Unexpected Shaman (2) – two journeys to Chichen Itza

Jerome, my newly-found Mayan Shaman friend, was born in Belize, and had travelled before settling, for the present, in Yucatan, Mexico.

I had been surprised at how vividly alive the Mayan culture was in this part of Central America. It was not just a done-for-tourists thing, it was deeply real; an identity with a gentle, spiritual and creative race, even down to the carefully-preserved ancient Mayan language that an increasing number of the region’s people speak.

Initially, I had presumed that what was Mayan had been contained in what is now Mexico; but its peaceful ’empire’ had stretched far along the narrow strip of land that links the Americas.

“Everyone was poor in Belize,” he said. There was no regret in his words, it was simply how things were.

“How things are…” His eyes flashed the deeper meaning up at me as we sat, otherwise alone, in the quiet of his afternoon break at the resort, within what we have come to know as the ‘peace-hut’, due to its dearth of alcohol and noisy wedding parties.

I had noticed at our first meeting that, on his right hand, he wore a silver ring with a black design on its face; but every time I tried to study it, his hand turned side-on, as though the sigil was an ingredient not yet ready for the moment’s pot.

I’m not a fanciful person. Sue and Stuart will tell you, possibly ruefully, that I resist the spiritually ‘fluffy’ at every turn. But I  swear that ring was laughing at me…

“I’ll tell you a little about me, so you can see my journey, and how our two journeys have come together,” he said, openly enthusiastic.

I was not ready for the horror of what came, like a silent knife, into the next moment.

“When I was a child, four men came and strung my mother up in the village square. They were wearing black masks and they had a whip. They whipped her from the four corners of a square they had drawn around her in the dirt, and offered me the whip to also whip my mother, but I would not do it.”

He looked into my uncomprehending eyes. “She was loving but weak. She drank and took other things and lay with many men, selling herself. The masked men were trying to drive the devil from her flesh. They thought that having her son do it would break the curse of her addictions.”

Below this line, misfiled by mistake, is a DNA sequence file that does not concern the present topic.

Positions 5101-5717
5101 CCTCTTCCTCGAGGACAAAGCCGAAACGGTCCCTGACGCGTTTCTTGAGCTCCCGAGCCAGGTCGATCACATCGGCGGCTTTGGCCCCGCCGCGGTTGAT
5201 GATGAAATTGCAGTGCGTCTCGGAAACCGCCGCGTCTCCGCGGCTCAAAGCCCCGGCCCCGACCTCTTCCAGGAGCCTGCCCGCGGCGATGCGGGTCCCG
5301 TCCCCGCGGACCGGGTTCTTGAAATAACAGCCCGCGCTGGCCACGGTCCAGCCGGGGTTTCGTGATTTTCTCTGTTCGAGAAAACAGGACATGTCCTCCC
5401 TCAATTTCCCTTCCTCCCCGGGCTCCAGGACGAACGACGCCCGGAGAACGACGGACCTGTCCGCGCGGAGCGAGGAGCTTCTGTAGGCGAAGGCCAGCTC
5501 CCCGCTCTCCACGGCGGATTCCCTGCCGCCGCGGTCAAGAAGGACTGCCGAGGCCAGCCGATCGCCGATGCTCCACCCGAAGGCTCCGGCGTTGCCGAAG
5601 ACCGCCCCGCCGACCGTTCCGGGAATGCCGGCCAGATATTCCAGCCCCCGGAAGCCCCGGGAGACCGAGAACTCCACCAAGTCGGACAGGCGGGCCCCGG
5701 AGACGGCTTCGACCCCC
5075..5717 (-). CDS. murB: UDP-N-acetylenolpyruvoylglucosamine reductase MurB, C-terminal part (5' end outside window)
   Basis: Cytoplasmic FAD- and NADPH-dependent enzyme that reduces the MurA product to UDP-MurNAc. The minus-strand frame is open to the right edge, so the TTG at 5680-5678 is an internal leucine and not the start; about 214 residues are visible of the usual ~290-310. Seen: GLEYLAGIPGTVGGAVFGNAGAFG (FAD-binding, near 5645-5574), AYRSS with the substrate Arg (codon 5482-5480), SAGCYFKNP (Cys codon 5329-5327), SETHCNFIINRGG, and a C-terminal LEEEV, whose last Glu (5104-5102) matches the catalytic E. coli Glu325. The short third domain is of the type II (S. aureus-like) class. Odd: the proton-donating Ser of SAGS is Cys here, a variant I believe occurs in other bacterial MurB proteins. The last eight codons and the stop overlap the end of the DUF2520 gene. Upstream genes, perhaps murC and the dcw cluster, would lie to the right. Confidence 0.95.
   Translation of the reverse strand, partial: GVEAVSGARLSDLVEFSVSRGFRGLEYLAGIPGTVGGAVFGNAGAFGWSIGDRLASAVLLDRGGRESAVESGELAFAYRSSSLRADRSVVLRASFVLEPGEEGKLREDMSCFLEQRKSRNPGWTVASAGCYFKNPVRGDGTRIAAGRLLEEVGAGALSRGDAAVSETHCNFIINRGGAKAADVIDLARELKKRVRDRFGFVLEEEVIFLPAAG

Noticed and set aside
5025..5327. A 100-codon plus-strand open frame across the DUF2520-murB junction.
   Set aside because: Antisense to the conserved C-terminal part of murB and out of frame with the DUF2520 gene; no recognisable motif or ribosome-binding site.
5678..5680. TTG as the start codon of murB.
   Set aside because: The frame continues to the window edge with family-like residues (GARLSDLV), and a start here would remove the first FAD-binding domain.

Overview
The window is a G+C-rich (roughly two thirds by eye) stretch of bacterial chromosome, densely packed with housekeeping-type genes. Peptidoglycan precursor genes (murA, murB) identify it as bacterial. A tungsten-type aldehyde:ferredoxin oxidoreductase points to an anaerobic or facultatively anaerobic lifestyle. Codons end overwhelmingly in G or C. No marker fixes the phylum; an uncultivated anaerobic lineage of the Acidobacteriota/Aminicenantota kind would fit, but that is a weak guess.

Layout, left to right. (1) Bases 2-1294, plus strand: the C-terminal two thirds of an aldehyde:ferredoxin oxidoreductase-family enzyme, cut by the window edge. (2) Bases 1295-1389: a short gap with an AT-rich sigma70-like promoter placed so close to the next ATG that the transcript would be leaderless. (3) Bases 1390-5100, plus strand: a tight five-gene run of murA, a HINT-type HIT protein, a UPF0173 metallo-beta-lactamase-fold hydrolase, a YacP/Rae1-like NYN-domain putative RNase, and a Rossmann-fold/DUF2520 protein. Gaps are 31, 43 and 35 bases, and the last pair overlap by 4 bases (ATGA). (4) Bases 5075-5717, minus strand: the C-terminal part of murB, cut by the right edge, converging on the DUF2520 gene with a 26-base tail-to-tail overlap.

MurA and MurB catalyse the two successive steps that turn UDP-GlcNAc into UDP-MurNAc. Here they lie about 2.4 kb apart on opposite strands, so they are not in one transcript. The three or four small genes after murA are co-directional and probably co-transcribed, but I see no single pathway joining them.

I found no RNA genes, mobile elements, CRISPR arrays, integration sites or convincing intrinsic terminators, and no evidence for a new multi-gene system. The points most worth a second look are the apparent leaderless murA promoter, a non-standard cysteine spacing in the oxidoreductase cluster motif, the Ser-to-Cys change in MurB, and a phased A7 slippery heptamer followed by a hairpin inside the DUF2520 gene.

I was overwhelmed at the sadness of the image. My eyes felt wet, inside. But not outwardly, as though unnecessary emotion had been warded away.

“I was three…” he said.

In the way that Shamans do, he shifted…

His face was shining at me, again.  “You will enjoy Chichen Itza,” he said. “I made my own journey there when I came to live in Mexico, though I had no money…” he looked at me and smiled. “There are always ways if you want it enough…”

He got up, leaving the storm of the moment swirling around the space where my head had been, as though the seven ancient planets were pulling my mind into a psychic pancake.

When he came back, he had a sheet of cleaning paper – the kind he got from the barista to wipe the Spanish lessons off the white-board. He unfolded it and took out his plastic hotel pen.

I always travel with a notebook. You can draw in a notebook, and, for me, ideas can tumble best from the mind and into sketches. When I have a big project on, like next April’s Jewel in the Claw, I use a Moleskine, with a vertical flip over cover. They are horribly expensive but tough and long-lasting. Tough is important: the body of notes and images in it will become the nucleus of the whole workshop for next April.

I never envisaged that something equally precious would occupy its newly-opened pages.


Still clutching his sheet of cleaning roll, Jerome watched, amused, as I flicked open the Moleskine to the spread which, on one face, contained the notes and drawings that I had prepared after our first meeting, that morning.

I had meant to indicate the blank page opposite for him to write on more easily, but, smiling, he put down his pen and began to study my scribblings.

He read them carefully, then looked up at me, laughing. “You are getting to know my soul,” he said, nodding his approval. The silver ring turned towards me. In the quarter second before he spoke, I recognised it’s Masonic significance…


I’m not a Freemason. I was raised in a Rosicrucian family, and that tradition has a degree of overlap. I do, though, understand Masonic symbolism to some depth.

Jerome continued: “My mother took her own life, and my father wasn’t much interested in bringing up a child, alone,” he said. “My grandfather – my mother’s father  – and my grandmother brought me up, after that. They were very kind.”